PLANS to improve access to news and information from the Welsh Assembly could obstruct impartiality, say critics.
The Assembly today published the findings of its Digital Taskforce which was charged with coming up with ways to improve communication between the Welsh people and the Assembly.
Elin Jones AM, presiding officer of the Assembly, who proposed the Taskforce, said: “They have provided us with thought provoking, practical proposals to strengthen the way we communicate as we seek to become an open, digital Parliament which engages with all the people of Wales.”
However, one recommendation put forward by the group included the Assembly hiring journalists to report from the Senedd.
One Plaid Cymru AM, Neil McEvoy, took to Twitter this morning describing the plans as “very dangerous”.
Very dangerous with the present Labour Government. More jobs for the comrades. Wales already a 1 Party state. https://t.co/NPdshVX842
— Neil McEvoy AM (@neiljmcevoy) June 21, 2017
Members of the public have also expressed their concerns about the plans, with one gentleman wondering why the state has become the answer.
Why is our first port of call always the state? Whether independence of output is maintained or not, this simply drowns out emergent answers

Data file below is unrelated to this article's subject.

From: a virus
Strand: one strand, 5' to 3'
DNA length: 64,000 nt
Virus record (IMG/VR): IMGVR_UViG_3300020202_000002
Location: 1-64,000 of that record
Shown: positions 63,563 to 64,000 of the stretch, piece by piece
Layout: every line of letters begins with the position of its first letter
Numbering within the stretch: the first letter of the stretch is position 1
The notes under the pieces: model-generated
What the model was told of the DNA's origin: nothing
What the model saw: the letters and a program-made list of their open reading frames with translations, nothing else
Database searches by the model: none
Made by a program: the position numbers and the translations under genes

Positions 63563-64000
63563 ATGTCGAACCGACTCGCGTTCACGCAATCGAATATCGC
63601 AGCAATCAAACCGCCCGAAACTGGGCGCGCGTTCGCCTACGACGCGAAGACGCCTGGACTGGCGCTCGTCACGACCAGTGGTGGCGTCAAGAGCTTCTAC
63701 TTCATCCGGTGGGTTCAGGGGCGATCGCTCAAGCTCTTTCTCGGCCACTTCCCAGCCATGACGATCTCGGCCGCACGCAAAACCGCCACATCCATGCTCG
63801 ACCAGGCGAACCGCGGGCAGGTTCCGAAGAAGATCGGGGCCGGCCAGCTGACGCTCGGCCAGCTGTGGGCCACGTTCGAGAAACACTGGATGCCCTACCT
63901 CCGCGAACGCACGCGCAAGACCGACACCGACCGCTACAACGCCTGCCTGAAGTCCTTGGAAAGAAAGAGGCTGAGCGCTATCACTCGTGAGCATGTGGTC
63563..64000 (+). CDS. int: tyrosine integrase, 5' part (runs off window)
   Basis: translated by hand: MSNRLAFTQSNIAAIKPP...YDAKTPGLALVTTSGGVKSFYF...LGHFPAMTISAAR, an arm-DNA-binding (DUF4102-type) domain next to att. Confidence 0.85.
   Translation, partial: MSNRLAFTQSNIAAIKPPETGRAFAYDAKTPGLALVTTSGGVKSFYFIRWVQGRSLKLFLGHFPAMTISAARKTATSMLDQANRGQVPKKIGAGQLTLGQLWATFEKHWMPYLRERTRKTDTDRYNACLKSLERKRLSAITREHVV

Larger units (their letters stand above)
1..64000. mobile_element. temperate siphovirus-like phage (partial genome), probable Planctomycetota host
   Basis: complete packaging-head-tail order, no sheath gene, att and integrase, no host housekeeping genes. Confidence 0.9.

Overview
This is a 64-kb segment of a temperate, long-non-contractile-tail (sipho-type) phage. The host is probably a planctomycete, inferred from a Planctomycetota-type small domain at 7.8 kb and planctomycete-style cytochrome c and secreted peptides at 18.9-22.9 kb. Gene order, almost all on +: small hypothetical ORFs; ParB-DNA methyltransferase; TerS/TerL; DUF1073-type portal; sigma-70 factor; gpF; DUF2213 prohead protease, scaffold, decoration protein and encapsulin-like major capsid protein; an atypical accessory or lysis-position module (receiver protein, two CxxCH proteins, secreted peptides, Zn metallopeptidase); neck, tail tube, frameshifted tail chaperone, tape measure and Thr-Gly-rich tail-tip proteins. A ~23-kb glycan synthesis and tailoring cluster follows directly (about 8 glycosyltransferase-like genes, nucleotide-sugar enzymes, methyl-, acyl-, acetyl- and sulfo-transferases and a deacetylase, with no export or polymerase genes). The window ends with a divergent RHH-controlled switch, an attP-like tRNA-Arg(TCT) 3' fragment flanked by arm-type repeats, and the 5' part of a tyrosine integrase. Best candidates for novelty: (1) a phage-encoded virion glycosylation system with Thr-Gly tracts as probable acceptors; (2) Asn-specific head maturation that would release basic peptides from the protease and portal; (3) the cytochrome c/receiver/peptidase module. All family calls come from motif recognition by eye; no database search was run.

— Mark Hooper (@markjhooper) June 21, 2017
Ex-AM Professor Leighton Andrews, the chairman of the Digital Taskforce, said that the Assembly would have to employ properly trained and impartial journalists.
“What we are talking about here is not a mouthpiece for the Government, we are talking about the digital democracy of Wales,” Professor Andrews said.
“The Assembly is the democratic space in which the voices of Wales, very different voices — sometimes conflicting voices — are heard.”
This proposal comes after a fall in the number of newspapers having a reporter based in the Senedd. One of the last holdouts, The Daily Post, cut their staff member in June last year.
Other proposals put forward by the group include:
- A cultural change in Assembly to communicate more directly to the people of Wales,
- Making the website more user-friendly
- A presumption of Open Data, so that others can freely use, re-use and redistribute Assembly data
- Providing open access to the Assembly’s resources for teaching via the Hwb platform, which is accessed by over half a million young people, and all schools in Wales